Movie freak. Obsessed by the Oscars. MovieBabble contributor. If not watching movies, on the road somewhere in Europe...
Some weeks ago, I saw the trailer for "The Devil All The Time" (Netflix), and I was quite captivated. Let's face it: a very famous cast ensemble, a promising director, and an interesting subject. It has all the elements of a great movie, but does it live up to its promise?
The movie takes place from the end of World War II to roughly the 1960s. One of the central characters is a young man called Arvin Russell, played by Tom Holland. At the beginning of the movie, we see how his father lives through a gruesome experience during the war. Now a traumatized veteran, he seeks refuge in religion. But when his wife Charlotte loses a painful battle against cancer, he realizes that no amount of sacrificial blood could ever have saved her. The father is so stricken with grief that soon after the passing of his wife, he commits suicide. Arvin is now an orphan.
In the meantime, another character, Helen Hatton marries a charismatic priest, Roy Laferty, who has a unique - and painful - way of proving to his flock how much he believes in God. Things get out of hand during one of his sermons and the preacher falls ill. Eventually, he becomes insane, believing that he is capable of resurrecting the dead. He tests his conviction by killing his wife and soon realizes that he has no power over the dead at all.
Confused and despaired, Roy decides to flee and takes his daughter Lenora with him. Unfortunately, the preacher ends up with two very sinister characters, husband and wife Carl and Sandy Henderson. These two are always on the road, looking for models, first photographing them and finally killing them. And Roy soon is their latest victim...
Fast forward to some years later, when both the two orphans, Arvin and Lenora are now teenagers. They treat each other as brother and sister, with Arvin taking a protective role toward Lenora, who is mercilessly bullied by other kids at school. The young woman is as religious as her late father and is raptured when a new preacher comes to town, Reverend Preston Teagardin. Little does she know that he is the evilest character she will ever meet.
There is no denying this: there are some fine performances in this movie! I was a little bit worried when I saw that Tom Holland was going to interpret a very important role in "The Devil All the Time". One of the very first movies in which he starred, was "The Impossible", but he became famous as Spiderman in the Marvel superhero movies. And these all belong to very different genres. However, in this crime-drama, he excellently portrays an innocent and devoted youth who, as he becomes the victim of events beyond his power, gradually shifts toward violence. Keep an eye on this young man; he could become a great actor.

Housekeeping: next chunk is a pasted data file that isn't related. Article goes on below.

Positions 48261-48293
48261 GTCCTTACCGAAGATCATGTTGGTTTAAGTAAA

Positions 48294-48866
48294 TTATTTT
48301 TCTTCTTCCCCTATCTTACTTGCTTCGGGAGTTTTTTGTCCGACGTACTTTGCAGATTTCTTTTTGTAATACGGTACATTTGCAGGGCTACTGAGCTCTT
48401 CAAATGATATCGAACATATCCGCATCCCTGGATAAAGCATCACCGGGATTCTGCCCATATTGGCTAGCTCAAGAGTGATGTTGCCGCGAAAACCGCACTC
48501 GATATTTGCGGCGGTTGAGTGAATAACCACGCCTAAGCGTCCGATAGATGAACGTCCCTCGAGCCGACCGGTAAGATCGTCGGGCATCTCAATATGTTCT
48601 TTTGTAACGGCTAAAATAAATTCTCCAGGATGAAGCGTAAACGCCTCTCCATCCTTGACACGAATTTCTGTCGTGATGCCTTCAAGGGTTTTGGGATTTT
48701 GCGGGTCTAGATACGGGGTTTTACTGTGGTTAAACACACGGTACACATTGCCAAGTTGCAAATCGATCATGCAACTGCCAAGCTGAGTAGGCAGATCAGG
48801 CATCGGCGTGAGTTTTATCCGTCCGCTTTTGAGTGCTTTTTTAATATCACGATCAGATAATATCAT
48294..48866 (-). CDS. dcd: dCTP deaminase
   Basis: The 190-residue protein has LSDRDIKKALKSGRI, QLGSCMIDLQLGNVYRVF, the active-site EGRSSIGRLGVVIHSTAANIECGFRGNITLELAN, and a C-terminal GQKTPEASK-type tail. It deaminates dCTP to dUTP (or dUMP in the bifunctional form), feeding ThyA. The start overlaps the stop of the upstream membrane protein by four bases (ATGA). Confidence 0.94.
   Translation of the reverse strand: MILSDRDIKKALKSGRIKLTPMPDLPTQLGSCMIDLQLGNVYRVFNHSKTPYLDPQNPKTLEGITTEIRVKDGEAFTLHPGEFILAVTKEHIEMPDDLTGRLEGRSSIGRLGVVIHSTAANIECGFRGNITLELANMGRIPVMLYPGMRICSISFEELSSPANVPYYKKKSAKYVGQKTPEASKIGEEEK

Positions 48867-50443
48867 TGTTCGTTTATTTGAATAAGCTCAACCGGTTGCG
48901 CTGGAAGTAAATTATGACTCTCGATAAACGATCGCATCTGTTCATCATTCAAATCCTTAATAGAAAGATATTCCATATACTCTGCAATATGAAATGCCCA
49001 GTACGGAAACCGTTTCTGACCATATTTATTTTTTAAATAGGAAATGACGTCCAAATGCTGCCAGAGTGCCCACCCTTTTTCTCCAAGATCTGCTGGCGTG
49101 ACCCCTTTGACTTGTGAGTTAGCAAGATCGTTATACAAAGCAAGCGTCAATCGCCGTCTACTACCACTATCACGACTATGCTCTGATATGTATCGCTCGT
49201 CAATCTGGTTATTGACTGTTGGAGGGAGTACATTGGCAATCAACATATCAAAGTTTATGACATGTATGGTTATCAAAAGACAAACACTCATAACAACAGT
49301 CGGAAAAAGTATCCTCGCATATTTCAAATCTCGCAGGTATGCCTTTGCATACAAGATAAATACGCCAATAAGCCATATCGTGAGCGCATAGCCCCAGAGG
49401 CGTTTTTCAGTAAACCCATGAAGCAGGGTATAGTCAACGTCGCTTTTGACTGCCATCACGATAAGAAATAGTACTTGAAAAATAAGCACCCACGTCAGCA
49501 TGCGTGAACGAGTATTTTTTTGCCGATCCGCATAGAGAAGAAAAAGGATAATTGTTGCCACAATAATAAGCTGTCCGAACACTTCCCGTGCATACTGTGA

I think we can safely say that Robert Pattinson is less and less being associated with the Twilight saga. He was stunning in Bel Ami (still my favorite movie of him), but last year we saw what an excellent actor he has become. Although he didn't have a lot of screen time in The King, he almost overpowered Timothée Chalomet, also a star in the making. And, last but not least, how can we ever forget his part in The Lighthouse?
To be honest, I almost did not recognize Billy Skarsgård without heavy make-up; I am, of course, referring to It and It Chapter Two! I thought his performance was the most touching. Skarsgård does have a lot on his plate: the soldier who has witnessed too much violence, the believer who descends into despair, and the tormented father. What a challenge! Kudos too for Eliza Scanlen, an Australian actress who portrays the vulnerable and doomed Lenora. If she looks familiar to you, then you have probably seen her in Greta Gerwig's Little Women. I cannot help but wonder how her career is going to evolve.
By the way, during the movie, I simply couldn't place the voice of the narrator. After some research, I discovered that it belongs to Donald Ray Pollock, writer of the acclaimed debut novel on which the movie is based, The Devil All the Time.
What Goes Wrong?
Let's recapitulate: we have a formidable cast, various storylines, and exciting themes such as religion, crime, abuse of power, and sinister characters. Moreover, the locations are stunning and I have no complaints about the production design. Yet, the movie doesn't work. I am certainly not saying that this is a bad movie, but it's not a masterpiece. Why not?
It's the screenplay. It's written by 2 brothers, Antonio and Paulo Campos. Antonio also serves as the director and is known for Afterschool and Christine, two movies that won general acclaim. The way the different storylines are intertwined is nicely done, but most of the characters lack drive and motivation. What indeed drives most of these characters to commit a huge variety of sins? The movie leaves you behind with a lot more questions than answers.
Notwithstanding a very fine cast and a thrilling plot, a not so fine screenplay is the reason that "The Devil All the Time" comes over as a messy endeavor. It's difficult to connect with some of the characters and to make sense of their behavior. If Antonio and Paulo Campos had paid more attention to these details, the movie would have been a thrilling experience to watch.
What about you? Did you watch this movie? Did you like it or not? And why (not)? Let me know in the comments!